Longoria makes 'difficult plays look easy'

Third baseman's fourth-inning fielding key in shutting down O's offense

Longoria makes 'difficult plays look easy'

ST. PETERSBURG -- Rays fans have seen the highlight reel so many times in the past in which Evan Longoria flashes the leather to save runs.

Tuesday night, in the Rays' 3-1 win over the Orioles, Longoria came up big in the field and made what likely turned out to be the play of the game.

The Orioles had the bases loaded with one out in the fourth and appeared to have Rays starter Jake Odorizzi on the ropes. Enter Longoria.

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Caleb Joseph pulled a ball that seemed like it would get between third and short. But Longoria came up with the ball, threw a strike to Logan Forsythe, and the Rays' second baseman made a successful relay to first to complete the inning-ending double play and keep the score tied at 1.

According to Rays manager Kevin Cash, had that double play not taken place, "The game basically unravels right there. Because Jake, for everything Jake did, he just didn't have it tonight. He just battled, battled, battled. And one slipup ... very close to getting through. Tremendous play."

Cash noted that Longoria has a way of making "difficult plays look easy."

"That's how special he is," Cash said. "We know, watching other third basemen, how they react, he makes it look really easy."

Longoria has won two Gold Gloves during his career, yet he's known primarily for his hitting. Longoria understands that hitting "is going to come and go," but "defense is one of those things that can and should always be there."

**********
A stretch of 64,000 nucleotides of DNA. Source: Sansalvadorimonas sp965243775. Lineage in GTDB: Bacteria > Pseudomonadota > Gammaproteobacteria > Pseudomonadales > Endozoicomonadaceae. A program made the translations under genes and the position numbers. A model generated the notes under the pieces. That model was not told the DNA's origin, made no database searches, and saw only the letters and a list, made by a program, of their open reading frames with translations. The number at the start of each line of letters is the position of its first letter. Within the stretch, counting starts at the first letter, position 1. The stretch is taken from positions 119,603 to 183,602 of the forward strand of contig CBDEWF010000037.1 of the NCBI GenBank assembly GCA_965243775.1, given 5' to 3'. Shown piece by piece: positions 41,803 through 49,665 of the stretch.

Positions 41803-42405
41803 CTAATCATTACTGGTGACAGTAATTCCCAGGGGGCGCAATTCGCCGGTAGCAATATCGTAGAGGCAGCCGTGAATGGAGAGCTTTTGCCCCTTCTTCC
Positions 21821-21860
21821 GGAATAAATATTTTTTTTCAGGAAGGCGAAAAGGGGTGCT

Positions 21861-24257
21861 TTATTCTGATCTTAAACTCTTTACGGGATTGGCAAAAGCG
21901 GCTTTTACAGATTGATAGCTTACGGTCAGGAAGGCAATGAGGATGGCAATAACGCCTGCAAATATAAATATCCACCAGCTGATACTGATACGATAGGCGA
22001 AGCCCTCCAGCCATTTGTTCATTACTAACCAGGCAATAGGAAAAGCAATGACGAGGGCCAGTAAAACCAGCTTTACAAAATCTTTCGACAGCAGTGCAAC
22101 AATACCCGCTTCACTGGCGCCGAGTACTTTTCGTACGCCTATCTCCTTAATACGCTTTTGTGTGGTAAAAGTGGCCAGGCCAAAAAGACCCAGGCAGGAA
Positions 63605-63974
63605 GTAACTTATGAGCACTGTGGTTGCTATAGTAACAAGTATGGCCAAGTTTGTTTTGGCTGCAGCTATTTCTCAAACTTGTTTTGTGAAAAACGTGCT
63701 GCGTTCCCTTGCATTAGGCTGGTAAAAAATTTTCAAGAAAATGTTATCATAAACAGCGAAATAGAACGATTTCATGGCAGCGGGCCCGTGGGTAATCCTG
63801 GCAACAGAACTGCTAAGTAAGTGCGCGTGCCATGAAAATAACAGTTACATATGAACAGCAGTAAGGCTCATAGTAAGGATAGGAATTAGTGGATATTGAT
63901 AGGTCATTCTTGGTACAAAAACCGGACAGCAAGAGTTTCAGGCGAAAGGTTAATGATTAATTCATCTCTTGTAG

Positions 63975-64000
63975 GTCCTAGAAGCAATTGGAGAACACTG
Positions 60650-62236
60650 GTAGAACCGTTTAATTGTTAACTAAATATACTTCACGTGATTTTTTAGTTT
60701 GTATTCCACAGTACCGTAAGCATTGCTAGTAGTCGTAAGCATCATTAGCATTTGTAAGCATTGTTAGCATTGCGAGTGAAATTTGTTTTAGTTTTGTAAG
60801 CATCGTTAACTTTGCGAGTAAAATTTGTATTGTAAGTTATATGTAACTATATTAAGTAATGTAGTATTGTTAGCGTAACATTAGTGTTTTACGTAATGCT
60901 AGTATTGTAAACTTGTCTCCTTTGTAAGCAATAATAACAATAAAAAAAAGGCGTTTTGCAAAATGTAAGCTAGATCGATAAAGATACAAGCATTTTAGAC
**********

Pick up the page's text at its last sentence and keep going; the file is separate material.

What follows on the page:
"We see it by KK [Kevin Kiermaier]," Longoria said. "Last year, what did he save, 42 runs or something like that? That's the difference between a ton of wins. If I can do that, I figure, even on half or a third of that scale, you're adding wins to the team. And that's ulimately the goal. And that's why I take so much pride in the defense, because I know how much it can change the outcome of a game."

Kiermaier's great catch

Longoria pointed out that a player can drive in two runs or "go out there and make a diving play and save two runs."

"I mean, essentially the same thing," Longoria said. "Although it's not as sexy. It's not going to be up on ESPN every night. But ultimately, our goal is to win games."

Longoria has always liked be praised for his defense.

"It's something that, definitely every day, I care about," Longoria said. "And, it's fun to talk about it, because I never do. For the most part, it's about what you did offensively after the game. I understand that. That's the part of the game that people want to see. People want to see you hit home runs and drive guys in, and I do, too.

"But defense, I think is the thing that keeps you around a long time in this game. A good defender who can play his position well goes a long way. I mean, you see how many times defense hurts teams, too. You make a costly error or you're in the wrong position, it's just as hurtful as punching out with the bases loaded."

Well stated, Mr. Longoria. Tuesday night's fielding gem felt like a grand slam to Rays fans.

Bill Chastain has covered the Rays for MLB.com since 2005. This story was not subject to the approval of Major League Baseball or its clubs.